July 17, 2019

# Introduction

• Chapter 23 of Introduction to Algorithms (3rd Edition), Thomas H. Cormen, Charles E. Leiserson, Ronald L. Rivest, and Clifford Stein.
• Minimum Spanning Trees have many real-world applications

# Wiring Electronic Circuits Problem (1)

• Design of electronic circuits
• Interconnect pins of components, pins are electrically equivalent
• Interconnect $$n$$ pins to $$n-1$$ cables (each to a pair of pins)
• Prefer wiring using least amount of wire
• Model problem with an undirected graph
• $$V$$, set of pins
• $$E$$, set of conections between pins
• $$W$$, cost of connecting two pins associated to the edges

# Wiring Electronic Circuits Problem (2)

• Find the acyclic subset $$T \subseteq E$$ connecting all vertices with the minimum weight
$w(T) = \sum_{(u,v) \in T} w(u,v)$
• $$T$$ is acyclic and connects all vertices
• $$T$$ is known as a spanning tree
• The problem of finding this tree is known as the minimum spanning tree problem

# Algorithms to Cover

• Kruskal
• Prim
• Execution time
• $$O(E \lg V)$$, implemented with binary heaps
• Enhancement for Prim
• $$O(E + V \lg V)$$ with Fibonacci heaps
• Enhancement when $$|V|$$ is much smaller than $$|E|$$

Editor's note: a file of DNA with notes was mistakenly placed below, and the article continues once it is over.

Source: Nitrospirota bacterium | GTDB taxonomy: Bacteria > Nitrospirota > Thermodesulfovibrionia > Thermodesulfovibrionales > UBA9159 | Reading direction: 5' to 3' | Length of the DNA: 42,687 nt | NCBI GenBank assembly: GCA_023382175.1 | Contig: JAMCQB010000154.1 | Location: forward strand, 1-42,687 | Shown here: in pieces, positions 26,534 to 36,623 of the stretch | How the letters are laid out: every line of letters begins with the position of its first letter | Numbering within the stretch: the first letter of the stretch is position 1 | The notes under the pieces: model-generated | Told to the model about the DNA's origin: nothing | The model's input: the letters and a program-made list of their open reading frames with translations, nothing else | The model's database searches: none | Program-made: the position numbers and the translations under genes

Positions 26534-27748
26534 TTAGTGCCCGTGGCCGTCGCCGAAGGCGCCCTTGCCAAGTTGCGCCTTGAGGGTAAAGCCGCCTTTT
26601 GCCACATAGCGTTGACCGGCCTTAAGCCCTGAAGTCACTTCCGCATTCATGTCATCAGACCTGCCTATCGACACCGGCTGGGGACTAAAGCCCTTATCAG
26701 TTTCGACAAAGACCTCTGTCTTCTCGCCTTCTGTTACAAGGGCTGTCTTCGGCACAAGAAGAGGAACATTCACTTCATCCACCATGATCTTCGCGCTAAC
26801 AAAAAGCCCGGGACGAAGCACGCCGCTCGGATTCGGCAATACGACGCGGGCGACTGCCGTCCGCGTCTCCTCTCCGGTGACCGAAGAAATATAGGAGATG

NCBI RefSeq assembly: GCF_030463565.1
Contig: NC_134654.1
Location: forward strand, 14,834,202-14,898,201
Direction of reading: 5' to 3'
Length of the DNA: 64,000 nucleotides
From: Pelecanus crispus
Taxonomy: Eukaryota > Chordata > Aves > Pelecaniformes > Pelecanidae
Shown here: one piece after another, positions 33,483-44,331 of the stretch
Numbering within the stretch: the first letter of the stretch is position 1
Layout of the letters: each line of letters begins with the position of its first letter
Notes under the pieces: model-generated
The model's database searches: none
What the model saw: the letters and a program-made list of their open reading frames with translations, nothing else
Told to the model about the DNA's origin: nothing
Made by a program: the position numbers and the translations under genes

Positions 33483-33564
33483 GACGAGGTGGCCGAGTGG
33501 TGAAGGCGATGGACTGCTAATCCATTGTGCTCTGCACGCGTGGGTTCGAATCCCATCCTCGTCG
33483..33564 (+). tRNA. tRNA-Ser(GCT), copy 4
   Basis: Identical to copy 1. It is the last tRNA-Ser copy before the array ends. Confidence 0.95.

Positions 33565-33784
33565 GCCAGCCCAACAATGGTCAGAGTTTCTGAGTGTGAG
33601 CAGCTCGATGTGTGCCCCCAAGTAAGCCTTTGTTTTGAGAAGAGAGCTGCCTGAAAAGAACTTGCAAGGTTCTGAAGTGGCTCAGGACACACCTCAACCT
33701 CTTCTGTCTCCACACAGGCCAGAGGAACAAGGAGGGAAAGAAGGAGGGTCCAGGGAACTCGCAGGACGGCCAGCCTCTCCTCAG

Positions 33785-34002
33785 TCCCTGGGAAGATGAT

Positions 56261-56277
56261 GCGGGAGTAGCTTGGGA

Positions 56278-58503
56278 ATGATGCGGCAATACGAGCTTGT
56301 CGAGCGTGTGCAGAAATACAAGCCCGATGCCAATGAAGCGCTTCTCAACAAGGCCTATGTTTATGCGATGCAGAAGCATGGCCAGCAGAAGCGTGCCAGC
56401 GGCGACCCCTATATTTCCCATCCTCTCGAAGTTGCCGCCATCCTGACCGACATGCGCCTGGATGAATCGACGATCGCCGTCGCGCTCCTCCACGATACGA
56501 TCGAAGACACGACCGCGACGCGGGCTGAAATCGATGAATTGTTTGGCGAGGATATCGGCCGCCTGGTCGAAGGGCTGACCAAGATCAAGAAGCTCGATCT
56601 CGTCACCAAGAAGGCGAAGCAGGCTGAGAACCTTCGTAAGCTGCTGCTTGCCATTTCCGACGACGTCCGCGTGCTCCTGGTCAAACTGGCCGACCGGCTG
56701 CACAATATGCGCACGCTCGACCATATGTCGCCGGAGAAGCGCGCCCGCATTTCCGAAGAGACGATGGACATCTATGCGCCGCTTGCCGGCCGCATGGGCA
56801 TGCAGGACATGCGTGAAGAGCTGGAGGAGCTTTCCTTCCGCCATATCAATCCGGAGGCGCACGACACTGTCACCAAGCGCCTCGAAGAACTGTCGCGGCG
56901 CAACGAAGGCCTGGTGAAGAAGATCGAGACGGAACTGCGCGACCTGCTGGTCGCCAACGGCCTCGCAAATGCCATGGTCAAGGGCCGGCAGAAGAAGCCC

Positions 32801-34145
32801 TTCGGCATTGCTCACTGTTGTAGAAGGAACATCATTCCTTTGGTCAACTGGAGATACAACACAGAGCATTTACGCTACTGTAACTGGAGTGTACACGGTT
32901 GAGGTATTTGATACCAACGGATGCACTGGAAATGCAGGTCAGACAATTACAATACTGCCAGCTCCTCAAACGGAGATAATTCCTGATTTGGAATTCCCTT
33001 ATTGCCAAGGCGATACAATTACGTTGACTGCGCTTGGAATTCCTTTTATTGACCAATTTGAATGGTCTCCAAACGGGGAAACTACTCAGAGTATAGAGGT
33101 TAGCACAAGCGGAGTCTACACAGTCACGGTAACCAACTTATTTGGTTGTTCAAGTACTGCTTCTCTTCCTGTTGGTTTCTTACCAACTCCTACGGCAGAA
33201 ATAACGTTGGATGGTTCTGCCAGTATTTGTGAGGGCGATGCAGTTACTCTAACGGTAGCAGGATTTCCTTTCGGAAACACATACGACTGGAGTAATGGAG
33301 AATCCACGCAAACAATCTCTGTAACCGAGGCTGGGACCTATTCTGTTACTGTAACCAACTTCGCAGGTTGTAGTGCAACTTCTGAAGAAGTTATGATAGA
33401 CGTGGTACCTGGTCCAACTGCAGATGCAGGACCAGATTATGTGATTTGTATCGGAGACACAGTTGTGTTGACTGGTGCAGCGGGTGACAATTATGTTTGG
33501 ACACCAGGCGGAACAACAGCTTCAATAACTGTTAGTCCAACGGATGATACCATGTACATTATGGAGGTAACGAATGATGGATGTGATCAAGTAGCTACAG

• Both algorithms are greedy
• Do not usually guarantee finding global optimal solutions
• For $$MST$$ can be proved that some strategies do find an $$ST$$ with minimum weight

# Growing an $$MST$$

• Given an undirected connected graph, $$G = (V, E)$$ with a weights function $$w : E \rightarrow R$$
• We want to find an $$MST$$ for $$G$$
• We could consider a greedy strategy
• Generic algorithm

# Loop Invariant - Generic Algorithm - $$MST$$

• Before each iteration
• $$A$$ is a subset of an $$MST$$
• Each step
• Determine an edge $$(u, v)$$ that can be added to $$A$$ without violating this invariant
• $$A \cup \{(u, v)\}$$ is also a subset of the $$MST$$
• An edge with this characteristic is called a safe edge for $$A$$, because we can add it in a safe way, keeping the invariant

# Generic MST Algorithm

• Initialization
• After line 1, set $$A$$ trivially satisfies the loop invariant
• Maintenance
• The loop in lines 2 - 4 keeps the invariant by adding only safe edges
• Termination
• All edges added to $$A$$ are in the $$MST$$, then set $$A$$ returned in line 5 should be an $$MST$$

# How Can We Find Safe Edges?

• This is the hard part of the process
• Rule to recognize safe edges
• Theorem 23.1

# Theorem 23.1

• Let $$G = (V, E)$$ be a connected, undirected graph with a real-valued weight function $$w$$ defined on $$E$$. Let $$A$$ be a subset of $$E$$ that is included in some minimum spanning tree for $$G$$, let $$(S, V - S)$$ be any cut of $$G$$ that respects $$A$$, and let $$(u, v)$$ be a light edge crossing $$(S, V - S)$$. Then, edge $$(u, v)$$ is safe for $$A$$.